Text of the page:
Briefly, the apparatus of FIG. 1 herein includes infeed conveyor chute 15 which receives undecorated cans 16 each open at one end 16b thereof (FIG. 7), from a can supply (not shown) and places them in arcuate cradles or pockets 17 along the periphery of aligned axially spaced rings 14 that are fixedly secured to wheel-like mandrel carrier 18 keyed to horizontal drive shaft 19. Horizontal spindles or mandrels 20, each part of an individual mandrel/actuator subassembly 40 (FIG. 2), are also mounted to wheel 18 with each mandrel 20 normally being in spaced horizontal alignment with an individual pocket 17 in a short region extending downstream from infeed conveyor 15. In this short region undecorated cans 16 are moved horizontally, being transferred from each cradle 17 to an individual mandrel 20. Suction applied through an axial passage extending to the outboard or front end of mandrel 20 draws container 16 rearward to final seating position on mandrel 20 where the closed end 16c of can 16 engages the outboard end of mandrel 20. Each mandrel 20 should be loaded properly with a can 16 by the time mandrel 20 is in the proximity of sensor 33 which detects whether each mandrel 20 contains a properly loaded can 16. In a manner known to the art, if sensor 33 detects that a mandrel 20 is unloaded or is not properly loaded, then as this particular mandrel 20 passes through the decorating zone, wherein printing blanket segments 21 normally engage cans 16 on mandrels 20, this unloaded or misloaded mandrel 20 is moved to a "no-print" position in which it will not be engaged by a blanket segment 21.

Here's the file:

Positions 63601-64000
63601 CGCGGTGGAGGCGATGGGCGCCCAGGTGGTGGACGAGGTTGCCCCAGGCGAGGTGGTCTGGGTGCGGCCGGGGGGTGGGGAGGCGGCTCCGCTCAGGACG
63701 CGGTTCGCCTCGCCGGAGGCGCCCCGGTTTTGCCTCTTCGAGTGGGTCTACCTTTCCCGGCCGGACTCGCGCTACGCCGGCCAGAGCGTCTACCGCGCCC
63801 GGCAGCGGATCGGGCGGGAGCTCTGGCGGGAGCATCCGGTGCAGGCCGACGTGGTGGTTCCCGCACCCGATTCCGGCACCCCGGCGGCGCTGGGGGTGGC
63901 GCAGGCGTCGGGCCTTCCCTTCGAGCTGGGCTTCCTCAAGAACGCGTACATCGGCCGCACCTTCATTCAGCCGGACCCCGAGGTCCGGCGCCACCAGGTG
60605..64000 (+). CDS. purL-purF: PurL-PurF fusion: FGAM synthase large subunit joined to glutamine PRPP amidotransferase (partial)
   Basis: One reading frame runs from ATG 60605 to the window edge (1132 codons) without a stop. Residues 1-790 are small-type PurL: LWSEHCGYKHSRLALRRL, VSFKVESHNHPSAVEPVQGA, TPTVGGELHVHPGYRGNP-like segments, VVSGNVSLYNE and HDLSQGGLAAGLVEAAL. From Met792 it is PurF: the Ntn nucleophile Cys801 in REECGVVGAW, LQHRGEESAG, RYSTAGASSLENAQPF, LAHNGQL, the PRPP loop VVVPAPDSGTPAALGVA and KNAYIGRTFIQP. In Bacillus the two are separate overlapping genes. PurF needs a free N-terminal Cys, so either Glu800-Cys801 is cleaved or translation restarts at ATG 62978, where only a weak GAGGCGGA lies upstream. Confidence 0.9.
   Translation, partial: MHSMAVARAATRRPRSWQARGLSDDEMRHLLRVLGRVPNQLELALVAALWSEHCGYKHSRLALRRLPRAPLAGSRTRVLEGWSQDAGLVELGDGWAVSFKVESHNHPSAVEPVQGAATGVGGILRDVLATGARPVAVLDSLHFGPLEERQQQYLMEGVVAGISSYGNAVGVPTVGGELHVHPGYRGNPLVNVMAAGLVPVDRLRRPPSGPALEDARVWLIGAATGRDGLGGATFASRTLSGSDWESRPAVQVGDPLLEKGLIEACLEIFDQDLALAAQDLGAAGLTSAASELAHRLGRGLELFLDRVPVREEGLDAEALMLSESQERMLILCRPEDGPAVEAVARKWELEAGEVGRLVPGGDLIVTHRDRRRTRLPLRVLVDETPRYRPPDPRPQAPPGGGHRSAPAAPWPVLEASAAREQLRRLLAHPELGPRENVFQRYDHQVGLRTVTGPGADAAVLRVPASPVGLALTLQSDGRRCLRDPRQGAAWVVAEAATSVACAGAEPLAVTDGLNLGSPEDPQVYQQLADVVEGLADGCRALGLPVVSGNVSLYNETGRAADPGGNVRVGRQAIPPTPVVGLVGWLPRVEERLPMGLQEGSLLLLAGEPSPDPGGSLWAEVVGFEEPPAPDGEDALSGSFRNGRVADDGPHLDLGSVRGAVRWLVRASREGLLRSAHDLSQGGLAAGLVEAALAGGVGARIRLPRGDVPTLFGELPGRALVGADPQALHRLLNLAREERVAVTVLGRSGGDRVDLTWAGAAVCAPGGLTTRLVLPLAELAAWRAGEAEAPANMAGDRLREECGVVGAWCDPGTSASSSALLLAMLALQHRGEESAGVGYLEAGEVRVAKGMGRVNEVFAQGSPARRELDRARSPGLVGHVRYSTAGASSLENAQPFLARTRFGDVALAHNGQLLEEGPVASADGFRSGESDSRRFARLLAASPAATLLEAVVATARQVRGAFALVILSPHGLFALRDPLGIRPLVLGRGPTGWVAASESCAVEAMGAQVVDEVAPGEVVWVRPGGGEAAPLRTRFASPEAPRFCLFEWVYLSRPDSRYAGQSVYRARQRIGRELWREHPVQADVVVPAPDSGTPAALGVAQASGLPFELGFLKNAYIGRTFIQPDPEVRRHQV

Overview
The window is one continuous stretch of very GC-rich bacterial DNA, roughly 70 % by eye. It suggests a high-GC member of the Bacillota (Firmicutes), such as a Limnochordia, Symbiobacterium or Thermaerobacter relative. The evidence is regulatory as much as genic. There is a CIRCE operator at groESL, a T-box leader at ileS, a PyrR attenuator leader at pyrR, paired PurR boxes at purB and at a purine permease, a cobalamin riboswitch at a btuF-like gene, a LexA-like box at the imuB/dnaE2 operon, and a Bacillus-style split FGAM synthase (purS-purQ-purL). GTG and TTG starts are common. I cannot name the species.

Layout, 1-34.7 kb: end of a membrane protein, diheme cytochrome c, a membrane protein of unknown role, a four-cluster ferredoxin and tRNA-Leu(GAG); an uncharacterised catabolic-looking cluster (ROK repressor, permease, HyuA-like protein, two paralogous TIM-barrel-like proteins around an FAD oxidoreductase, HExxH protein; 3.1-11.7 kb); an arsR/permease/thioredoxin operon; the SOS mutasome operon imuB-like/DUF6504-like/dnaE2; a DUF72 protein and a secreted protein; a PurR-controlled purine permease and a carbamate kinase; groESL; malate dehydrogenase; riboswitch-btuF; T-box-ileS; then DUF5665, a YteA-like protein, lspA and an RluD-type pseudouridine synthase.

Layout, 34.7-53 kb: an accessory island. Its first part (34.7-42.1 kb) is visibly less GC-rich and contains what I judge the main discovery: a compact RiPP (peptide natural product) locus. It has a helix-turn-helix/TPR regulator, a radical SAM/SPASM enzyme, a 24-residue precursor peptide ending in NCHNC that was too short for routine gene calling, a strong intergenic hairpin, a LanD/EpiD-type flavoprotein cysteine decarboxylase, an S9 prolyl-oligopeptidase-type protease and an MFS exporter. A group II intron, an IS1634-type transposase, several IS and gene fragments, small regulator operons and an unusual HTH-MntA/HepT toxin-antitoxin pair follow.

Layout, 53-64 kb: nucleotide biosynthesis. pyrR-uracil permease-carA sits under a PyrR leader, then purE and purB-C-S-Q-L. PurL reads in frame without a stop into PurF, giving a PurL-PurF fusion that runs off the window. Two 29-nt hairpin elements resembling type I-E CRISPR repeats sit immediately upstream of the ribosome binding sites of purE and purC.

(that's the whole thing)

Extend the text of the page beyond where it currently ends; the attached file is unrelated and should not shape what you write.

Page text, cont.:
While mounted on mandrels 20, cylindrical sidewall 16a of each can 16 is decorated by being brought into engagement with one of the continuously rotating image transfer mats of blanket 21 of the multicolor printing press decorating section indicated generally by reference numeral 22. Thereafter, and while still mounted to a mandrel 20, each decorated can 16 is coated with a protective film, typically varnish, applied thereto by engagement with the periphery of applicator roll 23 in the overvarnish unit indicated generally by reference numeral 24. Cans 16 with decorations and protective coatings thereon are then transferred from mandrels 20 to holding elements or pickup devices, constituted by suction cups 36. During this transfer the pickup devices 36 are traveling in single file along the periphery of transfer wheel 27 in a first transfer zone indicated by reference numeral 99 (FIG. 2) that is located between overvarnish unit 24 and the infeed of cans 16 to pockets 17. Transfer wheel 27 rotates about horizontal shaft 28 as a center and at second transfer zone 98 cans 16 carried by wheel 27 are deposited on the forward planar surface 101 of ring-shaped suction transfer conveyor plate 102. The latter carries cans 16 downstream from transfer zone 98 through a holding zone that extends to loading zone 95 where closed ends 16c of cans 16 are in close proximity with the upward moving vertical flight 103 of closed loop perforated belt conveyor 105. Cans 16 on conveyor plate 102 are drawn forward to engage vertical flight 103 by suction forces generated in a well known manner to extend through conveyor belt 105 and rearward of flight 103 at required portions thereof. At its downstream or upper end, flight 103 is guided by suction idler roll 189 and is connected with horizontal flight 104. Belt conveyor 105 may convey cans 16 through a curing oven(not shown) or to one or more additional conveyors (not shown) that will convey cans 16 through the curing oven.